Not all of those American raiders failed to return a profit, of course. Richard Mandella’s The Tin Man came away with $1 million for running second to David Junior in 2006, two places ahead of Todd Pletcher’s Host, who won $250,000, the same sum credited to the owners of the James Cassidy-trained The Usual QT, fourth in 2010, one place ahead of Pletcher’s Take the Points (who received $150,000).
But the dismal showing of others has surely helped create the myth that Dubai was bad for business, that the trip was just too far, took too much out of a horse, that the races were too much too soon, that a trip to Dubai impacted too severely on the rest of the campaign.
And the Sheema Classic, that other relative newcomer to the ranks of the “Magnificent Seven,” doesn’t help the cause either – 12 U.S. runners since ‘06 (eight of them G1 winners) and just one earner (Neil Drysdale’s Marsh Side, who took $150,000 for fifth in 2009). But then what would you expect? The Sheema is a different deal entirely from the Duty Free. It’s a mile and a half, and it takes a lot more winning by virtue of the fact that there’s generally a better class of international runner than you get at a mile and an eighth. They didn’t frame the Sheema Classic with Americans in mind.
The trend is the same, though, in that you hardly see an American in the lineup these days. This year, Twilight Eclipse, who runs for major U.S. syndicate group West Point Thoroughbreds, will be the first U.S.-based Sheema Classic contender since 2011.
The 5-year-old is trained by Tom Albertrani, who lived and worked in Dubai for eight years as an assistant to Godolphin trainer Saeed bin Suroor, and continues to train for Sheikh Mohammed’s U.S. racing operation, among other clients. Therefore he may be much more predisposed than most American trainers towards an Emirates expedition – and probably much more aware of the possibilities, too.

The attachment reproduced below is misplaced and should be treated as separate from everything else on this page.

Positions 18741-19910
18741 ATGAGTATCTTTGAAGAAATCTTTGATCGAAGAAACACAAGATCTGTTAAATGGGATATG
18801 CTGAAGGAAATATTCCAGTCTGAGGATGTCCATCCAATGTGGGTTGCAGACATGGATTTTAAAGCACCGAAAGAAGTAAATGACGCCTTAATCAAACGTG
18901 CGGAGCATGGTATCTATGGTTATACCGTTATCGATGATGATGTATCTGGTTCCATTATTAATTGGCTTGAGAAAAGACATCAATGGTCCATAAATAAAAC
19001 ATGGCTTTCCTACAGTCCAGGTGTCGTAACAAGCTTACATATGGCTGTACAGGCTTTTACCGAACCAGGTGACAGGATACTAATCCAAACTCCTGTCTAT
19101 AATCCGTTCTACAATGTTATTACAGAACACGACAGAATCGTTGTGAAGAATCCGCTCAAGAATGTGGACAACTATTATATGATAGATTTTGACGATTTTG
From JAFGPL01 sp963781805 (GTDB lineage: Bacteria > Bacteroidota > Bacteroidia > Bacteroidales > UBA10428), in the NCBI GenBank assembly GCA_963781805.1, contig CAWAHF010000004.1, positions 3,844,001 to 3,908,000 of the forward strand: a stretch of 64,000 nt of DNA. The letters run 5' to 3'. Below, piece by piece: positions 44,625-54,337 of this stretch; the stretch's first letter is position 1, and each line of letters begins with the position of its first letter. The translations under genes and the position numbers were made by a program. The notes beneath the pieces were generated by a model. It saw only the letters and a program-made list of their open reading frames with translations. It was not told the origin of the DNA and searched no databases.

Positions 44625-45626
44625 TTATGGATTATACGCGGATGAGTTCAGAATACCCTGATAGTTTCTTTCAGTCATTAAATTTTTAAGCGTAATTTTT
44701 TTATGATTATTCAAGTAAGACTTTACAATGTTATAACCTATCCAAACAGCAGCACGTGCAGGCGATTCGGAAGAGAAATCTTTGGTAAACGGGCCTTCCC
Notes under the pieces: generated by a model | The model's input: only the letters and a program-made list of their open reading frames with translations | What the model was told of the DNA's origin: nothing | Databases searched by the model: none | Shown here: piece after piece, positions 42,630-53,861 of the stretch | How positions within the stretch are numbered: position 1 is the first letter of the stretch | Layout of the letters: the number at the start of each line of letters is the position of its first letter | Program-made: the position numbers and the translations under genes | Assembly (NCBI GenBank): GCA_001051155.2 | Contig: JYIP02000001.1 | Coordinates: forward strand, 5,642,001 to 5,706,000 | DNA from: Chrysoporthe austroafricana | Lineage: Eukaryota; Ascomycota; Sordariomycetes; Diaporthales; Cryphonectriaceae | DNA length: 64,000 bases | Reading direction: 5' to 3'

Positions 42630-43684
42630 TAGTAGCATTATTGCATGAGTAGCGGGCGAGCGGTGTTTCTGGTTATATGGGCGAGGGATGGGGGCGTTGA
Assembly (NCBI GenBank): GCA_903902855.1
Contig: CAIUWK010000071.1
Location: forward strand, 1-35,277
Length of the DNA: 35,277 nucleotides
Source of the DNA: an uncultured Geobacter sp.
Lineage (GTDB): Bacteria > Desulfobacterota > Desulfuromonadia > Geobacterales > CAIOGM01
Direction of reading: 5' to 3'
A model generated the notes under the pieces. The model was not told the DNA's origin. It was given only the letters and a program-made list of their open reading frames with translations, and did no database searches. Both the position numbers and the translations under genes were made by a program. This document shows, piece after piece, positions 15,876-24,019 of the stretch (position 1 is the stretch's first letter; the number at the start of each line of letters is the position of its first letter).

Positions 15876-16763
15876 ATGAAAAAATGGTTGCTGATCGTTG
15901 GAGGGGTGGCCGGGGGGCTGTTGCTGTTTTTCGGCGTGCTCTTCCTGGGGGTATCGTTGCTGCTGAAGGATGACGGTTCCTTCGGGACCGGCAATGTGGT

“We would not go if we didn’t think we had a realistic chance of winning the race,” Albertrani said. “I think we have a very good horse, very unlucky in the Breeders’ Cup [he was fifth behind Magician, who runs against him again tomorrow]. I thought we had a very good chance in there as well and he was only beaten a few lengths after sitting way, way back – a little further than he should have been - that day. But he ran extremely well in the Breeders’ Cup, and he won both his races this year. I think he’s a very legitimate horse at a mile and half.”
Albertrani acknowledges that horses need time to get over a venture to the UAE, but he doesn’t subscribe to the theory of the Dubai bounce.
“I don’t believe that whatsoever,” he said. “I think if you manage your horse to where you know that they’re going to need some time to get over the trip, they should come back to their full potential.”
So, Albertrani knows what to expect with Twilight Eclipse.
“We know we’re not going to be looking at any races probably until maybe July. But this is a race that for West Point, the partners, it’s just a chance to experience racing and traveling to Dubai.”